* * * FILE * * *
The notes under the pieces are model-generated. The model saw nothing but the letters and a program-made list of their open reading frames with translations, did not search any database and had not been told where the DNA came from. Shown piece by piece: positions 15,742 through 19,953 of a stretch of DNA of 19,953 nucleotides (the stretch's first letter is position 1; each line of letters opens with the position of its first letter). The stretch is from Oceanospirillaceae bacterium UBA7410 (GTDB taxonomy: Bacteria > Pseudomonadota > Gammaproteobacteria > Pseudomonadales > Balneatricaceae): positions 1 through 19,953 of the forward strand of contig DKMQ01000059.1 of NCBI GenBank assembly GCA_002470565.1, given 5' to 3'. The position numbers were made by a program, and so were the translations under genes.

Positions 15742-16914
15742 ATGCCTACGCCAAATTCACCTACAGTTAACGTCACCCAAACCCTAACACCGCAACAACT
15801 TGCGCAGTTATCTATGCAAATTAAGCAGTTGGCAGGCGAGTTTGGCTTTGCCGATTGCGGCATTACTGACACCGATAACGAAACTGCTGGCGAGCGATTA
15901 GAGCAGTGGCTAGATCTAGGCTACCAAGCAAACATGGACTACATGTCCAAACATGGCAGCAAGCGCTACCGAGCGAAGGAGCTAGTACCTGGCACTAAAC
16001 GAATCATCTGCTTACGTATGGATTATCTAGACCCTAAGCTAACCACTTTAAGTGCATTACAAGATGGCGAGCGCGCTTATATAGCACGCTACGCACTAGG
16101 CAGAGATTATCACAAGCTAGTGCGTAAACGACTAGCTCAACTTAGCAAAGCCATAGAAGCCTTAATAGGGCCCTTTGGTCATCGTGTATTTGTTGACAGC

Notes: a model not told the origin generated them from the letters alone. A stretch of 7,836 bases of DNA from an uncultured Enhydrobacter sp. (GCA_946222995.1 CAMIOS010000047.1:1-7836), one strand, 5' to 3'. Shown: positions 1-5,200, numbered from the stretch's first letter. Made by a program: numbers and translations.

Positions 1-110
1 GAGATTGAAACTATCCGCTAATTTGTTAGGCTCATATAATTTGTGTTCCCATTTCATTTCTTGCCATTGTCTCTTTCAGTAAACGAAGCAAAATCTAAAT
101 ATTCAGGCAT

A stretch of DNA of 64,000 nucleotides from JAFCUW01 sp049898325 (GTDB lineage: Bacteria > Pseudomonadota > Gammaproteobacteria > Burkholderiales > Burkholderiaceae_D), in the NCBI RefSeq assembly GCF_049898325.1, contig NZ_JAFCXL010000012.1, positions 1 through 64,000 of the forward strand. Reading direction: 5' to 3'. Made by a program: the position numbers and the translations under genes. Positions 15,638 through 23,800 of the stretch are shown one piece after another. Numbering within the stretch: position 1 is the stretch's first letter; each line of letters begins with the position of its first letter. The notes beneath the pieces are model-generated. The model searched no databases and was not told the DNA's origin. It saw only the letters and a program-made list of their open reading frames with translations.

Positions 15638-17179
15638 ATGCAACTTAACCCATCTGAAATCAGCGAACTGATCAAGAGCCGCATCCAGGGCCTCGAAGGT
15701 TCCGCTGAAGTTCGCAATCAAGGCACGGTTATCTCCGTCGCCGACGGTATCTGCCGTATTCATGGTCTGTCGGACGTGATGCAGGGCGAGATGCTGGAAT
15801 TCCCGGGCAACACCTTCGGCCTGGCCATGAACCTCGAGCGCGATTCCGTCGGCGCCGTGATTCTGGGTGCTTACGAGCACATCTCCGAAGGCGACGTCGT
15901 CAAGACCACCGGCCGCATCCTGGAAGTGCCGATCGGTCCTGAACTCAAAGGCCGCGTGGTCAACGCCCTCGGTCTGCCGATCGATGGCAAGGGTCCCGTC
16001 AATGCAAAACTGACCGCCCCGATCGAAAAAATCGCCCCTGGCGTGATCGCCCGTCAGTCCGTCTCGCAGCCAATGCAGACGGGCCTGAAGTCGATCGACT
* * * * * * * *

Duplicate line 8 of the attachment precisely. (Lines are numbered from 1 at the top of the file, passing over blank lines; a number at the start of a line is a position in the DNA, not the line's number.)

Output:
Notes: a model not told the origin generated them from the letters alone. A stretch of 7,836 bases of DNA from an uncultured Enhydrobacter sp. (GCA_946222995.1 CAMIOS010000047.1:1-7836), one strand, 5' to 3'. Shown: positions 1-5,200, numbered from the stretch's first letter. Made by a program: numbers and translations.